“That’s the direction that Microsoft needs to move to stay relevant — more of a subscription business,” Yoshikami said.

Born and raised in Hyderabad, India, Nadella worked at Sun Microsystems before joining Microsoft in 1992 as a program manager for Windows developer-relations group. He was named vice president of Microsoft bCentral in 1999, corporate vice president of Microsoft Business Solutions in 2001, senior vice president of the Online Services division in 2007, and president of Server and Tools business in 2011.

He holds a bachelor’s degree in electrical engineering from Mangalore University; a master’s degree in computer science from the University of Wisconsin; and a master’s degree in business administration from the University of Chicago.

Several analysts also said Thursday that it would not be a bad thing if Bill Gates were to step down as Microsoft chairman.

“Bill Gates built the company. And he built it in an era when building software and installing it is the way you made beautiful things, great things. The company was brilliant at it,” said Ted Schadler, software industry analyst for Forrester Research.

“But the world has changed — a lot,” he continued. “Today the world is a lot more about delivery of software as a service.”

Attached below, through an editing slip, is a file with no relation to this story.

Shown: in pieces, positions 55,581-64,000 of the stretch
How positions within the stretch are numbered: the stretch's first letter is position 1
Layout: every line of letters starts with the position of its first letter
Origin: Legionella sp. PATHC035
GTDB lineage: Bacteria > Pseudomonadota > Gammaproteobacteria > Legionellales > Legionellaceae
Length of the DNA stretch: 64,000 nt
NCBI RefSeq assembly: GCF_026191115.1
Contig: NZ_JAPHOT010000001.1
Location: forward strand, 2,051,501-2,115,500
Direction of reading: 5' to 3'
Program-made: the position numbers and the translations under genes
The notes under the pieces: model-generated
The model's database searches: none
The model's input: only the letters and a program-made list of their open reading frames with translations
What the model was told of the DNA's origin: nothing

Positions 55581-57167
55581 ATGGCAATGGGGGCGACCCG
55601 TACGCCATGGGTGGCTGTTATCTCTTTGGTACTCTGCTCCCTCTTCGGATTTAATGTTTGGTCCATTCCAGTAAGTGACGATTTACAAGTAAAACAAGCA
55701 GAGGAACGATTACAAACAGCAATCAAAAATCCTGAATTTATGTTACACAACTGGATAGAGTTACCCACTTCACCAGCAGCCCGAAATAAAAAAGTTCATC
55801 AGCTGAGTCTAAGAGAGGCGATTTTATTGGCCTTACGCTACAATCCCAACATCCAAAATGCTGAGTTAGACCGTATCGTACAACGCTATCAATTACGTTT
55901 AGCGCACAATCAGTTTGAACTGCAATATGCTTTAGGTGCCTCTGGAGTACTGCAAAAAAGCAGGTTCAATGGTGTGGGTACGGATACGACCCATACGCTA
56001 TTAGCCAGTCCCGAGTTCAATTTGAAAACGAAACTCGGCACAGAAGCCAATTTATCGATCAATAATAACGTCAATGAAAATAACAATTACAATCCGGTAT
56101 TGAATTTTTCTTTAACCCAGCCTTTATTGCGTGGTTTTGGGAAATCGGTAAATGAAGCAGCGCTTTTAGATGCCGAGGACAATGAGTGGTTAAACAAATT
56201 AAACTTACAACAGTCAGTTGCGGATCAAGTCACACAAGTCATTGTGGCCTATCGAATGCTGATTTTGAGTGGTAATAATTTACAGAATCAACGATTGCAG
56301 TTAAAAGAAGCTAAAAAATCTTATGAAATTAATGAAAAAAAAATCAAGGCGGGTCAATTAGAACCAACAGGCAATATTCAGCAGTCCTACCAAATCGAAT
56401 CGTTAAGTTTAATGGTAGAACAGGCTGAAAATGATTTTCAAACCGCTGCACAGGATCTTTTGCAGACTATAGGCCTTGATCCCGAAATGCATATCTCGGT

Gates and Ballmer have started the company moving in that direction, Schadler said.

But the issue is: Would a new CEO have the freedom to break with the old and go with the new at a faster pace.

“The problem with having Bill Gates and Steve Ballmer on the board, and having Bill Gates be the chairman, is it’s hard for the new CEO to make that clean break,” Schadler said.

The board may want Gates to step down as chairman to provide that break while retaining Ballmer on the board to, at least initially, advise and support Nadella, should he be named the CEO, Schadler said.

Chowdhry, the equity research director for Global Equities Research, said: “You don’t want the chairperson to be emeritus. You want the person to be hands-on.”

He’s equally unenthused about the idea of Microsoft board member Thompson, 64, taking over the chairmanship — one of the scenarios the board is considering, according to the Bloomberg report.

“Why can’t a 30-year-old be chairperson of Microsoft?” Chowdhry said. “You need a person who understands the future, not living in the past.”

Janet I. Tu: 206-464-2272 or jtu@seattletimes.com. On Twitter @janettu.